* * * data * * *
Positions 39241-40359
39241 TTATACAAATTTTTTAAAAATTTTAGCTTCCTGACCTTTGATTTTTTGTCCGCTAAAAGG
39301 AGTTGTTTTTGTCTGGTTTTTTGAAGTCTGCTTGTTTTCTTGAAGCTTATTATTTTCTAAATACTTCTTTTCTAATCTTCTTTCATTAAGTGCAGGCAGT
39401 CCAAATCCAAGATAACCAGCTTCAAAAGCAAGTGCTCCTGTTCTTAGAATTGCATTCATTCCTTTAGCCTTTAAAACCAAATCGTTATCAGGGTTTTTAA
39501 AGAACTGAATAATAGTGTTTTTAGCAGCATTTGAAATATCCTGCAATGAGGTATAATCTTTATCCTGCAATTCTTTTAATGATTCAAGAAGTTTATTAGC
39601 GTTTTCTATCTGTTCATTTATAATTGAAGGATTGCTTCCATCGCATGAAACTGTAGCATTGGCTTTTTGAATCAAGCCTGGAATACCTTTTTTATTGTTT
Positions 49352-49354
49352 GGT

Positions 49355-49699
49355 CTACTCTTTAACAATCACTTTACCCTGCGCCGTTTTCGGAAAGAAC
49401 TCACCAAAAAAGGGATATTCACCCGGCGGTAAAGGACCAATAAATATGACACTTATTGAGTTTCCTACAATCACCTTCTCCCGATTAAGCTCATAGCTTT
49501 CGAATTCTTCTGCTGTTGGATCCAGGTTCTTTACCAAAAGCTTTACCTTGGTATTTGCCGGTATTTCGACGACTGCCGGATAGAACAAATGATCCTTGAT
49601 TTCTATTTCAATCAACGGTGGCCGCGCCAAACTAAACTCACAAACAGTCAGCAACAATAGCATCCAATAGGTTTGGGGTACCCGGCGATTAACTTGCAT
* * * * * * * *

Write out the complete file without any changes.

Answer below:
Positions 39241-40359
39241 TTATACAAATTTTTTAAAAATTTTAGCTTCCTGACCTTTGATTTTTTGTCCGCTAAAAGG
39301 AGTTGTTTTTGTCTGGTTTTTTGAAGTCTGCTTGTTTTCTTGAAGCTTATTATTTTCTAAATACTTCTTTTCTAATCTTCTTTCATTAAGTGCAGGCAGT
39401 CCAAATCCAAGATAACCAGCTTCAAAAGCAAGTGCTCCTGTTCTTAGAATTGCATTCATTCCTTTAGCCTTTAAAACCAAATCGTTATCAGGGTTTTTAA
39501 AGAACTGAATAATAGTGTTTTTAGCAGCATTTGAAATATCCTGCAATGAGGTATAATCTTTATCCTGCAATTCTTTTAATGATTCAAGAAGTTTATTAGC
39601 GTTTTCTATCTGTTCATTTATAATTGAAGGATTGCTTCCATCGCATGAAACTGTAGCATTGGCTTTTTGAATCAAGCCTGGAATACCTTTTTTATTGTTT
Positions 49352-49354
49352 GGT

Positions 49355-49699
49355 CTACTCTTTAACAATCACTTTACCCTGCGCCGTTTTCGGAAAGAAC
49401 TCACCAAAAAAGGGATATTCACCCGGCGGTAAAGGACCAATAAATATGACACTTATTGAGTTTCCTACAATCACCTTCTCCCGATTAAGCTCATAGCTTT
49501 CGAATTCTTCTGCTGTTGGATCCAGGTTCTTTACCAAAAGCTTTACCTTGGTATTTGCCGGTATTTCGACGACTGCCGGATAGAACAAATGATCCTTGAT
49601 TTCTATTTCAATCAACGGTGGCCGCGCCAAACTAAACTCACAAACAGTCAGCAACAATAGCATCCAATAGGTTTGGGGTACCCGGCGATTAACTTGCAT